Colonialism Archives - ROAPE
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Colonialism Tag

Historical explanations advanced by Walter Rodney on early patterns of dependency resonate with contemporary social and economic realities of globalisation. Colonial legacies are very much alive and well across the African continent. In this blogpost Katie Barker argues that many of the old patterns of dependency prevail and illustrates the urgency to transform Africa’s structural position in the global economy, de-industrialisation and agricultural stagnation. ...

Amber Murrey and Edith Phaswana write about a conference in Ibadan marking the contribution of the scholar Toyin Falola. Falola’s work transcends disciplinary boundaries, appealing to researchers and students across different backgrounds and disciplines. Murrey and Phaswana explain that Falola has been at the forefront of charting a path for African intellectuals and validating humanizing accounts of African history....

This blogpost by Meera Sabaratnam is based on her recent book 'Decolonising Intervention: International Statebuilding in Mozambique', which argues that by challenging forms of received wisdom or analysis one may challenge the unjust distributions of power that underpin them. Sabaratnam challenges the Eurocentric habits of analysis have characterised much of the literature on international statebuilding, that focuses principally on the interveners while obscuring the interpretations and viewpoints of the intended recipients of intervention...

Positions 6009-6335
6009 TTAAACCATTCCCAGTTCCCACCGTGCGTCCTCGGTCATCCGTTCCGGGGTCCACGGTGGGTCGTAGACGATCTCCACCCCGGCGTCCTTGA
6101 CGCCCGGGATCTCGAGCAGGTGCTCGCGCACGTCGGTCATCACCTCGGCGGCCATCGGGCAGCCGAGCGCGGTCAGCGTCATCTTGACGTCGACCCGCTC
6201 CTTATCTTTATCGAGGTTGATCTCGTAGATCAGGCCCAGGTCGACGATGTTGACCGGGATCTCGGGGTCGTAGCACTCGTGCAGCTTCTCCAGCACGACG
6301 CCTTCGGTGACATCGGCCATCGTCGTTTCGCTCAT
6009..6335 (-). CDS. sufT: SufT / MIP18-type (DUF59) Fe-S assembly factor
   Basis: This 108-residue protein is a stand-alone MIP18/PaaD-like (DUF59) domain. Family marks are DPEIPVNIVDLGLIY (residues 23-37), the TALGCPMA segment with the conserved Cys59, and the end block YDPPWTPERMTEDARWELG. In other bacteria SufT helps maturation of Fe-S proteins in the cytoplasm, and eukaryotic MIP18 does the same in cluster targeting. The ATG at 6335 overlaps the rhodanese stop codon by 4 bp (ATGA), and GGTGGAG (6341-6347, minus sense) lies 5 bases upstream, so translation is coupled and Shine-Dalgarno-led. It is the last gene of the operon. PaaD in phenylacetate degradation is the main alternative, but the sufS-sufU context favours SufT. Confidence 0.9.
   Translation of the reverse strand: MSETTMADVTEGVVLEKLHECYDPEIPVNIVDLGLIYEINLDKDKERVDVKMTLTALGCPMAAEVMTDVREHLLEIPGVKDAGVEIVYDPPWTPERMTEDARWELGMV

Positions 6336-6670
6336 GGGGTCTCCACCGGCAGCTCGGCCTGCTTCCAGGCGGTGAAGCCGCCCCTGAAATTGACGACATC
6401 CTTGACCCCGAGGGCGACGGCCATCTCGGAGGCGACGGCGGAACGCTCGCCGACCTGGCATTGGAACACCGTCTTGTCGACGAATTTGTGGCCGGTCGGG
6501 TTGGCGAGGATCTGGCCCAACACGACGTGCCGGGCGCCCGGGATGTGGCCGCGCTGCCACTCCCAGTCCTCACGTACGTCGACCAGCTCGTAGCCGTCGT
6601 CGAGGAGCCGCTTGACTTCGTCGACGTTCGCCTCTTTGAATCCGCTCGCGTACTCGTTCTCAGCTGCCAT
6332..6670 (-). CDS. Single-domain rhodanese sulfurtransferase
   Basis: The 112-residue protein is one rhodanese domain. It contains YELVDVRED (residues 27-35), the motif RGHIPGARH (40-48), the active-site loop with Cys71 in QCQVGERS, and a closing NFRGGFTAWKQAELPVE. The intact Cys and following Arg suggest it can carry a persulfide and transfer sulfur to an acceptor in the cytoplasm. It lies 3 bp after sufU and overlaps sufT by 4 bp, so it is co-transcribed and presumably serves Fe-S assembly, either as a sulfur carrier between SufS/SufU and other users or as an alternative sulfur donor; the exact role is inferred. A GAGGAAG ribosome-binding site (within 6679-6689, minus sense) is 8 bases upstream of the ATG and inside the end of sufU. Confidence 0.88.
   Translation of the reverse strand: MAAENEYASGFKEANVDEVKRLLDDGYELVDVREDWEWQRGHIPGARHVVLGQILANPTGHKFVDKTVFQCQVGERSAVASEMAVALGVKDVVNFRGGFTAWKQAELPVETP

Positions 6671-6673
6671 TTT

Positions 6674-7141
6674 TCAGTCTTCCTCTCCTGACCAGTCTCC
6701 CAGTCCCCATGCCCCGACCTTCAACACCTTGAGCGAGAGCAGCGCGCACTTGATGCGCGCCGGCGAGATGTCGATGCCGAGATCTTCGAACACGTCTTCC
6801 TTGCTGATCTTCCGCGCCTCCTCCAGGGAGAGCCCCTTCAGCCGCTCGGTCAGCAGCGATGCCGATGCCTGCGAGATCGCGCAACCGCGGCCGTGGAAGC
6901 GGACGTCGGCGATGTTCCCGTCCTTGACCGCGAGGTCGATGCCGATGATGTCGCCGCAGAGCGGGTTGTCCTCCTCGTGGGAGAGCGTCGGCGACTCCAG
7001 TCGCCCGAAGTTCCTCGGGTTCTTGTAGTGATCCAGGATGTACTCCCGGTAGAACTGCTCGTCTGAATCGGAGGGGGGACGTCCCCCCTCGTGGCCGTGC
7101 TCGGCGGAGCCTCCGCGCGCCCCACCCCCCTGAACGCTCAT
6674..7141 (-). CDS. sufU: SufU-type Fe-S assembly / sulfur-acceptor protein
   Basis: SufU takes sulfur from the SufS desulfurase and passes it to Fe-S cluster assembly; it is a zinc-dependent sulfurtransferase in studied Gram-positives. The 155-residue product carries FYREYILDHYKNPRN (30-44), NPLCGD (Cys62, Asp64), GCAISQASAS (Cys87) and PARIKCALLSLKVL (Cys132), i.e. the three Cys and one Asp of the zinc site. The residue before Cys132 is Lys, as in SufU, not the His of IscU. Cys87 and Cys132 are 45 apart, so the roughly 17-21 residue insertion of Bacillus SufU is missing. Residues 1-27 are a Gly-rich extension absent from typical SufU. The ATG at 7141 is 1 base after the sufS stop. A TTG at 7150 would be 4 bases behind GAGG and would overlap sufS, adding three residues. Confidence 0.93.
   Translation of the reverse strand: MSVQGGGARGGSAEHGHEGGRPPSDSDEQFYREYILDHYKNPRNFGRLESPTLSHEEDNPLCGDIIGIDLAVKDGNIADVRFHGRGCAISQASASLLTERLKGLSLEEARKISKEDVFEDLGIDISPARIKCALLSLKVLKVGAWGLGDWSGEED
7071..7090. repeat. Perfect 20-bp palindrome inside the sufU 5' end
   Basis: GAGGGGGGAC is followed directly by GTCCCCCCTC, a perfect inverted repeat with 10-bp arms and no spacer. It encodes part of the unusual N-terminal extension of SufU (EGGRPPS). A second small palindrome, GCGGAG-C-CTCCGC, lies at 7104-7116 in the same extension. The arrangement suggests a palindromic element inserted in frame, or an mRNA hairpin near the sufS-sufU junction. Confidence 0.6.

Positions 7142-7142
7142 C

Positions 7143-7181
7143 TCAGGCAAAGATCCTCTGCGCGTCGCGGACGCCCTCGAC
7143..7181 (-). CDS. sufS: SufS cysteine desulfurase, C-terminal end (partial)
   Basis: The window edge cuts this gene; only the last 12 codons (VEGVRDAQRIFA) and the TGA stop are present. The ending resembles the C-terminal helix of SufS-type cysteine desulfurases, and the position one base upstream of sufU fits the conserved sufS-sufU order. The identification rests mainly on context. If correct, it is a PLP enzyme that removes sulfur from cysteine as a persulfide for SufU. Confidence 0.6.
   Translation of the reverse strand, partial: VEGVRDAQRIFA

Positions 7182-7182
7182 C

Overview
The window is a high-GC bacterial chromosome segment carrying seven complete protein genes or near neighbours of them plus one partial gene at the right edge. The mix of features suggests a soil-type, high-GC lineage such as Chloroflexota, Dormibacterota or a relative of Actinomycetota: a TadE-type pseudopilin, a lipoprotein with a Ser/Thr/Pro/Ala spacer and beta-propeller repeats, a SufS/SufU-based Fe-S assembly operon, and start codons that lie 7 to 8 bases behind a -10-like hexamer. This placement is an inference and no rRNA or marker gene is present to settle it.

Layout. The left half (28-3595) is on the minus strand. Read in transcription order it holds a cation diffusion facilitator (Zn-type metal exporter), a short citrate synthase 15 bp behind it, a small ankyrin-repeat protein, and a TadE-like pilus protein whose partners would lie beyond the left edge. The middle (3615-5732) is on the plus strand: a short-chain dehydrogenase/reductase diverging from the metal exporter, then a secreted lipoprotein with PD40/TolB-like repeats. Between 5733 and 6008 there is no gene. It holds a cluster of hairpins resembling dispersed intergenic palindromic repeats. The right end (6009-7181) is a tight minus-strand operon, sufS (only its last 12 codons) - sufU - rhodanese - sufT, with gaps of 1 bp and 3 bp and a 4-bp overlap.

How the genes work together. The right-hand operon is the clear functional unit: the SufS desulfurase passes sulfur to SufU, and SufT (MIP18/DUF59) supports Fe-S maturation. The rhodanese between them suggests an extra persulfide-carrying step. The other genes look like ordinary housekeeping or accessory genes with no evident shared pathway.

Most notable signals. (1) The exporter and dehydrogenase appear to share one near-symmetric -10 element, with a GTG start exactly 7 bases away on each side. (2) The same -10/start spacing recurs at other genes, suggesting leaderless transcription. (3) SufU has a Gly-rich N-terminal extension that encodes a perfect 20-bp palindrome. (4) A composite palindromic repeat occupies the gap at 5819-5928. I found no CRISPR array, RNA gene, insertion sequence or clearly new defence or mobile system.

On the launch of the English edition of Zohra Drif's extraordinary autobiography 'Inside the Battle of Algiers: Memoir of a Woman Freedom Fighter', Sarah Grey spends an evening with Algeria's national-liberation heroine in Washington. In unflinching detail and with piercing honesty, Drif describes the struggle against French occupation and colonialism in Algeria, and her vital role in the Battle of Algiers in the late 1950s....

In a major interview ROAPE’s Hakim Adi discusses his work, activism and politics. Adi has spent year’s researching the African diaspora, Pan-Africanism and communism in the 20th century. On the anniversary of the 1917 revolution he explains that the significance of 1917 is not so much as how it helps us understand the past, or as a way of understanding Africa’s history, but rather that it shows that the alternative can be created in the present and future....

Lee Wengraf unpicks the myths of Africa’s so-called 'resource curse', a term she argues that is profoundly ahistorical. Blaming a 'resource curse' purely on dictators and politicians, as many Western academics have argued, refuses to admit that the colonial pillage of Africa continues, now driven through trade rules, bilateral and multilateral arrangements, multinational companies and international agencies....

In February this year, during a protest against the lack of accommodation for poor students in Cape Town, South Africa, students and members of the #RhodesMustFall movement set alight paintings considered to be ‘colonial artwork’. In a conversation with the artist Faith Pienaar, anti-apartheid activist and judge Albie Sachs reflects on the meaning of art in troubled post-apartheid South Africa. ...